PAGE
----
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From "Arun C Murthy (JIRA)" <j...@apache.org>
Subject [jira] Commented: (HADOOP-4667) Global scheduling in the Fair Scheduler
Date Fri, 16 Jan 2009 00:43:00 GMT

    [ https://issues.apache.org/jira/browse/HADOOP-4667?page=com.atlassian.jira.plugin.system.issuetabpanels:comment-tabpanel&focusedCommentId=12664342#action_12664342
] 

Arun C Murthy commented on HADOOP-4667:
---------------------------------------

bq. I set them to be times rather than number of tasktrackers so that they are very easy for
an administrator to understand (if they want some kind of guarantee about response time) and
so that you don't need to take into account number of nodes in your cluster to decide what
is a reasonable number.

Hmm... sorry I should have been more clear. 

I propose we use a fraction of the cluster-size (i.e. total no. of tasktrackers in the sytem
via ClusterStatus) rather than time. For e.g. we could say that dataLocalWait is equivalent
to 100% of cluster size (which implies  1 round of heartbeats i.e. 5s for 500 nodes, 10s for
1000 nodes etc.) and 200% of cluster-size (i.e. 10s for 500, 20s for 1000). This will keep
it relatively simple and tractable. Thoughts?

> Global scheduling in the Fair Scheduler
> ---------------------------------------
>
>                 Key: HADOOP-4667
>                 URL: https://issues.apache.org/jira/browse/HADOOP-4667
>             Project: Hadoop Core
>          Issue Type: New Feature
>          Components: contrib/fair-share
>            Reporter: Matei Zaharia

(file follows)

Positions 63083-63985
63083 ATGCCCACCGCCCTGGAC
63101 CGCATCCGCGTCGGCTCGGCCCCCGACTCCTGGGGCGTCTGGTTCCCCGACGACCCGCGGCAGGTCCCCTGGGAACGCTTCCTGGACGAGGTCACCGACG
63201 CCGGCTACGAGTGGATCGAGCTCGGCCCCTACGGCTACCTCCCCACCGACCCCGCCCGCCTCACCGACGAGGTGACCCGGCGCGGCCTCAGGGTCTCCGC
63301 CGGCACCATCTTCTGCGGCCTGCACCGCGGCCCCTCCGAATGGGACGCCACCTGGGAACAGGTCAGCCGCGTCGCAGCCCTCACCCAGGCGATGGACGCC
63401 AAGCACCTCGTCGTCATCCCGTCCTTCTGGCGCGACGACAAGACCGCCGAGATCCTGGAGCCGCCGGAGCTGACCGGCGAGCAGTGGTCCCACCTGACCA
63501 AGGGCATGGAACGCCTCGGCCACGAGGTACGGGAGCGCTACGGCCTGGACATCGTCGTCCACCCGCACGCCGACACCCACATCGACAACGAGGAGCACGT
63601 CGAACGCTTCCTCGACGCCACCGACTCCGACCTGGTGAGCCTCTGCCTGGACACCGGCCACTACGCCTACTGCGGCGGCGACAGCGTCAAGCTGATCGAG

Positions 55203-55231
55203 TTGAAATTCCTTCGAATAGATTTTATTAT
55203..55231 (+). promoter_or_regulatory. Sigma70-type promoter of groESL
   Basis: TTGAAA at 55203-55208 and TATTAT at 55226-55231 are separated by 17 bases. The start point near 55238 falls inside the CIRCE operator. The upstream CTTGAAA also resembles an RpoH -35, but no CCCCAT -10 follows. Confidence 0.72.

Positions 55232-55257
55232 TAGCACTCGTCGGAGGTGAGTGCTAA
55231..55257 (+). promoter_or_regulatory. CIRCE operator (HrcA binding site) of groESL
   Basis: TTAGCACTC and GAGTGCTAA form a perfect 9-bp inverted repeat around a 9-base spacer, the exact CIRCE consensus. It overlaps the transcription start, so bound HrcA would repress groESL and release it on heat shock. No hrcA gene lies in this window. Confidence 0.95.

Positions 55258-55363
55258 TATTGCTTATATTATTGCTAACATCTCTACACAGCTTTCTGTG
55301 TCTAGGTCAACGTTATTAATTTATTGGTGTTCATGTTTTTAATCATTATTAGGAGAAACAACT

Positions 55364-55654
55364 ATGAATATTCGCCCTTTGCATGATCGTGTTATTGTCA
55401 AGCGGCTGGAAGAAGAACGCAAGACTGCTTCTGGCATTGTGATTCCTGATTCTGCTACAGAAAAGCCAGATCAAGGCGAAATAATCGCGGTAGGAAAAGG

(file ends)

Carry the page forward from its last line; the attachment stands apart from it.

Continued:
>         Attachments: fs-global-v0.patch
>
>
> The current schedulers in Hadoop all examine a single job on every heartbeat when choosing
which tasks to assign, choosing the job based on FIFO or fair sharing. There are inherent
limitations to this approach. For example, if the job at the front of the queue is small (e.g.
10 maps, in a cluster of 100 nodes), then on average it will launch only one local map on
the first 10 heartbeats while it is at the head of the queue. This leads to very poor locality
for small jobs. Instead, we need a more "global" view of scheduling that can look at multiple
jobs. To resolve the locality problem, we will use the following algorithm:
> - If the job at the head of the queue has no node-local task to launch, skip it and look
through other jobs.
> - If a job has waited at least T1 seconds while being skipped, also allow it to launch
rack-local tasks.
> - If a job has waited at least T2 > T1 seconds, also allow it to launch off-rack tasks.
> This algorithm improves locality while bounding the delay that any job experiences in
launching a task.
> It turns out that whether waiting is useful depends on how many tasks are left in the
job - the probability of getting a heartbeat from a node with a local task - and on whether
the job is CPU or IO bound. Thus there may be logic for removing the wait on the last few
tasks in the job.
> As a related issue, once we allow global scheduling, we can launch multiple tasks per
heartbeat, as in HADOOP-3136. The initial implementation of HADOOP-3136 adversely affected
performance because it only launched multiple tasks from the same job, but with the wait rule
above, we will only do this for jobs that are allowed to launch non-local tasks.

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